Monday, October 16, 2006

My first PL/I program

My first PL/I program [1] was a few dozen lines transliterated from Algol. I compiled it using IBM's PL/I F compiler for the IBM System/360.
The PL/I F compiler was a wondrous beast. To borrow Brian Randell's phrase, it was "a triumph of engineering over design." PL/I was one of the largest and most complex programming languages of its time--perhaps of all time--intended to replace FORTRAN, COBOL, Algol, and most other programming languages in use at the time. But IBM's F level compilers had to run on relatively small machines. [2] To resolve this dilemma, the compiler was divided into a large number of "phases." [3]
My program compiled on the first try, went into execution, and then crashed with a divide by zero, producing perhaps 100 pages of error messages and core dump. The odd thing was that I wasn't aware of any divisions in my program.

It took some detective work to figure out what had happened. To explain my difficulties, I should mention some more characteristics of the compiler:
  • It always converted its input into legal PL/I; whenever it encountered an error, it modified the program to a form it could deal with; and it always executed the compiled result, no matter how many errors had been encountered. [4][5]
  • Each phase's error messages were in terms of the program as modified to that point. [6]
  • Error messages were printed out sorted by severity; within a severity level, by phase; within a phase, by position in the program. So messages relating to a single statement could be widely scattered.
I eventually discovered that the offending statement was something like
PUT LIST("PL/I VERSION OF MSP ANALYZER");
This was my first time using the 029 keypunch; unlike the 026, it had both single and double quotation mark characters. Being an American, I naturally used double quotes, but PL/I used single quotes as string delimiters. I should have punched
PUT LIST('PL/I VERSION OF MSP ANALYZER');
An early phase of the compiler determined the type of a statement. Since my statement was not a valid PUT statement, it was classified by default as an assignment statement.

A later phase of the compiler noticed that the assignment statement was missing an equal sign, so it inserted one:
PUT = LIST("PL/I VERSION OF MSP ANALYZER");
Because PL/I had no reserved words, this implicitly declared the variable PUT and the array variable LIST. Another phase had trouble processing the double quotes, so it deleted them:
PUT = LIST(PL/I VERSION OF MSP ANALYZER);
PL and I also became implicitly declared variables, but there were no further operators in the "expression," so the rest of it was deleted:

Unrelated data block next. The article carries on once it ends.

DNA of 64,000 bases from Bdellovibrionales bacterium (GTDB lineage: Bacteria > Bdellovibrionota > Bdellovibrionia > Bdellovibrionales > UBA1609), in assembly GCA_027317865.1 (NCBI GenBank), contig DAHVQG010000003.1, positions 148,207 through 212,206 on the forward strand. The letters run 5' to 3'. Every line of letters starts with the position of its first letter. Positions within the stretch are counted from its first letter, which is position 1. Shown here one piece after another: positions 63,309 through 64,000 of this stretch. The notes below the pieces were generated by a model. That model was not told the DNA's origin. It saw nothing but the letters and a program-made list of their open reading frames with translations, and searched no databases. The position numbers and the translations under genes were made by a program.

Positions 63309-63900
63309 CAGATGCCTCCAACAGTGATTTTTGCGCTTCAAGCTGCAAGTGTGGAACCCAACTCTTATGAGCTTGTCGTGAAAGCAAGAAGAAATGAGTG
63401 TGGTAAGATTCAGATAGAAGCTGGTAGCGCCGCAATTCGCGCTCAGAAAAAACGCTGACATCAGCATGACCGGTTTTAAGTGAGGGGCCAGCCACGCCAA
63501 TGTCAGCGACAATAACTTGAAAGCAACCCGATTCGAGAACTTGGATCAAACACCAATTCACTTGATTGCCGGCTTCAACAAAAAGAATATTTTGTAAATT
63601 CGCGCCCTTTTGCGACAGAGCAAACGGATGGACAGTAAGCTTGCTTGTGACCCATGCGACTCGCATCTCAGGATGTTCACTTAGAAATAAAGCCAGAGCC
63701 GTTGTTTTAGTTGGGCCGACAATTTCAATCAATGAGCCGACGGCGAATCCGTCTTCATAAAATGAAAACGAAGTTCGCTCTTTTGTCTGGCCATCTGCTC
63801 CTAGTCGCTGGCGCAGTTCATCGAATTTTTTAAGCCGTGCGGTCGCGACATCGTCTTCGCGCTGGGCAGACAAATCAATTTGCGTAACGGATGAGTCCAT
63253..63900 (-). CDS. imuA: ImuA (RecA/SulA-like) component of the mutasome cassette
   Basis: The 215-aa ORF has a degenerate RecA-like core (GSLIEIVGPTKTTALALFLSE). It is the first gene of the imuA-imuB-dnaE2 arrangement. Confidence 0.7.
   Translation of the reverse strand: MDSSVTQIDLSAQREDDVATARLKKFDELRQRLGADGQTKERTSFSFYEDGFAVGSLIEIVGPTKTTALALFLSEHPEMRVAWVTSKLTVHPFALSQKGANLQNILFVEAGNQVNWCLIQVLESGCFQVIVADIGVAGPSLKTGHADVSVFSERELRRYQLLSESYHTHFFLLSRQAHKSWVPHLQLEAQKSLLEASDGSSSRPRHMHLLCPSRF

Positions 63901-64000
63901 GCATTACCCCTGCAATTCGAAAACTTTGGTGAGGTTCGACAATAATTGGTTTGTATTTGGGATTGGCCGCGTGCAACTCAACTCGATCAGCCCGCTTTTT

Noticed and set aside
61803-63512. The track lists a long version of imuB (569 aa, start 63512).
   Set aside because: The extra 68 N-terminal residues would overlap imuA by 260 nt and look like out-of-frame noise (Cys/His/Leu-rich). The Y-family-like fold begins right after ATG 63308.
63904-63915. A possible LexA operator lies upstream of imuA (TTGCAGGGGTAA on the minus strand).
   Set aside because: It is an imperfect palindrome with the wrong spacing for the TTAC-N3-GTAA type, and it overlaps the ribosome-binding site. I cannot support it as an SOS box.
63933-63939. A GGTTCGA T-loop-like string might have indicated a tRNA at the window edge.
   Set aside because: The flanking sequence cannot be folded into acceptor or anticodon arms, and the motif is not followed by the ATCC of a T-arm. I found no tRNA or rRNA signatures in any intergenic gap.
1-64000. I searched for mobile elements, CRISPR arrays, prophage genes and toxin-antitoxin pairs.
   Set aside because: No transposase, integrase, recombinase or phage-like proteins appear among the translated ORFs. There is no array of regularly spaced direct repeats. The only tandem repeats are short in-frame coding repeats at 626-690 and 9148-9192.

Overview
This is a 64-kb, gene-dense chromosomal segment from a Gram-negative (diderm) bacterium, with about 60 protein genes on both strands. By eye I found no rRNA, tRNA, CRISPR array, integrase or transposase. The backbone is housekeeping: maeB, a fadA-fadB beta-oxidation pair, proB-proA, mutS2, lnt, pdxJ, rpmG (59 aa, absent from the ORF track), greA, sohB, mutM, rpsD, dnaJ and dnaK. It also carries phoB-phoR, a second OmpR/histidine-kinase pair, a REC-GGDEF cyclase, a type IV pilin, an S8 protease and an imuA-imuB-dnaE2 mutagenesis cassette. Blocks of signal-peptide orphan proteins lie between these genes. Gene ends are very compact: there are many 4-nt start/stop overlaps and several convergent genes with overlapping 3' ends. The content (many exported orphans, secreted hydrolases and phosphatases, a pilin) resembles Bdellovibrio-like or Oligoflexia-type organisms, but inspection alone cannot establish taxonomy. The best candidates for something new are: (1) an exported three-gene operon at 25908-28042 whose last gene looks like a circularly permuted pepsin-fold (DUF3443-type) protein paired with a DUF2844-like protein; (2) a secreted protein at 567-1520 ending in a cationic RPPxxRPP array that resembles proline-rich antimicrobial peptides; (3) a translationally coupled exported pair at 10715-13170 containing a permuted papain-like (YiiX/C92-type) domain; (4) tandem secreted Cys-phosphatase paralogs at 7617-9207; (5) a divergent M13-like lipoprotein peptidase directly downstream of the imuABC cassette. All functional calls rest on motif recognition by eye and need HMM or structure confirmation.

PUT = LIST(PL/I);
This was the statement that was finally compiled.

Of course, the variable I had not been initialized, and it happened to be zero when the program encountered this statement, so the program crashed with a divide by zero error. What could be more informative?

Notes:
[1] Circa spring 1967.
[2] More specifically, on machines with 44 KB of core storage (exclusive of storage requirements for the Operating System), without benefit of virtual memory. The FORTRAN level H compiler got more space: "A source program of about 600 cards can be compiled in 200 KB of main storage." [FORTRAN INFORMATION BULLETIN NO. 1, February 1968]
[3] I counted in the Program Logic Manual. The compiler had 112 distinct named phases. All but a dozen or so would be invoked in compiling any non-trivial program. The FORTRAN H level compiler had 5 phases, named 10, 15, 20, 25, and 30, divided into 13 overlay segments.
[4] At the Stanford help desk I once saw the output that resulted when a user who was confused about JCL compiled and executed his FORTRAN program using the PL/I F compiler. That, too, went into execution and then crashed.
[5] A misguided policy that has been adopted by too many of its successors.
[6] To compound the difficulty, I don't believe it said what changes it made, you had to infer them.

1 Comments:

Comment by Anonymous Ross Patterson:

So that's where the autocorrection approach started. I first encountered it with Cornell's PL/C compiler at Rutgers in 1976, and from other reading I thought it actually originated with PL/C. The practice certainly died not long afterwards - I know the PL/I X compiler didn't autocorrect. Of course, I used the F level compiler too, and I don't recall the behavior, so perhaps I'm all wet.

Anyway, thanks for the memories, from one greybeard to another.

6:08 AM  

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